Protein Synthesis in Sphinx ligustri Pupæ

Abstract

AT the beginning of the pupal stage of Sphinx ligustri, a lysis of larval tissues occurs. In winter, during diapause, the pupa is a bag full of blood containing a suspension of partially broken down larval tissues. In spring, diapause is broken, formation of adult tissues is speeded up and the moth becomes rapidly ready to emerge. Most of the amino-acids used for adult protein synthesis come from larval tissues; the question is whether the larval proteins are hydrolysed to free amino-acids before being used for adult protein synthesis, or whether adult proteins are built up from larger units that might be carried by phagocytes which are known to destroy the larval tissues. In order to approach an answer to this question, we decided to compare the mean specific rates of protein synthesis (rate of synthesis/amount of proteins) from one free amino-acid, namely glycine, in Sphinx ligustri pupæ, either in diapause or at the moment of the development of the adult organs.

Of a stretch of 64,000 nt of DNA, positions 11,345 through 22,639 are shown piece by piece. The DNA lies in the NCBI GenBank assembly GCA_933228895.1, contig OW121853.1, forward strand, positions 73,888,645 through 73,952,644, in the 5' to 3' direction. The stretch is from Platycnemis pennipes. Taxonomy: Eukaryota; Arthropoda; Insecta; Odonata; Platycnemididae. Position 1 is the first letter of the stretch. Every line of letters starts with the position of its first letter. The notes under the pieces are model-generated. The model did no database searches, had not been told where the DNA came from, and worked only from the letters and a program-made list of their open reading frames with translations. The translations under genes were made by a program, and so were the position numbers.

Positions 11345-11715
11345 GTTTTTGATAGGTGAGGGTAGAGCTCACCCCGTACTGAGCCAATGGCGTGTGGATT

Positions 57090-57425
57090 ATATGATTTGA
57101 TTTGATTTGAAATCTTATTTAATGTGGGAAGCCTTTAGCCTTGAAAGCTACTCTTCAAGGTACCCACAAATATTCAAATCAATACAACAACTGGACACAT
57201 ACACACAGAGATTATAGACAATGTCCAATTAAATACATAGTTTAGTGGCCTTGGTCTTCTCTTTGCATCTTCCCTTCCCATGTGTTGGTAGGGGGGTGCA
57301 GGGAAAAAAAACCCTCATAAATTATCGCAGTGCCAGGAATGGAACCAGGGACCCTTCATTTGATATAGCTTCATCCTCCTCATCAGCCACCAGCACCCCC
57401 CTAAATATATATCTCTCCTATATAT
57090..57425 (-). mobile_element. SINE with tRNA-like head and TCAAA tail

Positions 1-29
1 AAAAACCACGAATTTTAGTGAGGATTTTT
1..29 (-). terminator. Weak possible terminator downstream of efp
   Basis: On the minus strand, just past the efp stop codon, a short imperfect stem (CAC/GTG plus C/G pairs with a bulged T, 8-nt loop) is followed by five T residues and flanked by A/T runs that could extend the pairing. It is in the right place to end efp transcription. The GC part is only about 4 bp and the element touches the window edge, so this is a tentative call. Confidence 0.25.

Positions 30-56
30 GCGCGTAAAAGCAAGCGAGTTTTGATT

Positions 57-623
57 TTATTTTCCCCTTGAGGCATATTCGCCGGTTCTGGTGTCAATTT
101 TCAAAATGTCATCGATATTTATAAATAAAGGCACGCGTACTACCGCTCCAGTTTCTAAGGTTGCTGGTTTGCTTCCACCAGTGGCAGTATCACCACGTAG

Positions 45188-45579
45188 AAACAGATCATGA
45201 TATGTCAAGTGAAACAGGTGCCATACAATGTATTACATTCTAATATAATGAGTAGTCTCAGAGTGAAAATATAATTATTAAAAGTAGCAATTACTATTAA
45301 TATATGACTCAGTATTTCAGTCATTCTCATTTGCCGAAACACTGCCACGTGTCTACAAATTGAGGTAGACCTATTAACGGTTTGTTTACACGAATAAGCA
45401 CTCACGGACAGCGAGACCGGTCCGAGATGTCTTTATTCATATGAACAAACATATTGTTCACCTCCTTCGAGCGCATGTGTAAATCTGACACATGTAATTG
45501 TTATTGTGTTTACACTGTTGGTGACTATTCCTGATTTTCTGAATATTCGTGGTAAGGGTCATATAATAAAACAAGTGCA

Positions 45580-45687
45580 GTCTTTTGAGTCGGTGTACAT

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References

  1. 1

    Moore, S., and Stein, W. H., J. Biol. Chem., 192, 663 (1951).

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BRICTEUX-GRÉGOIRE, S., VERLY, W. & FLORKIN, M. Protein Synthesis in Sphinx ligustri Pupæ. Nature 179, 678–679 (1957) doi:10.1038/179678a0

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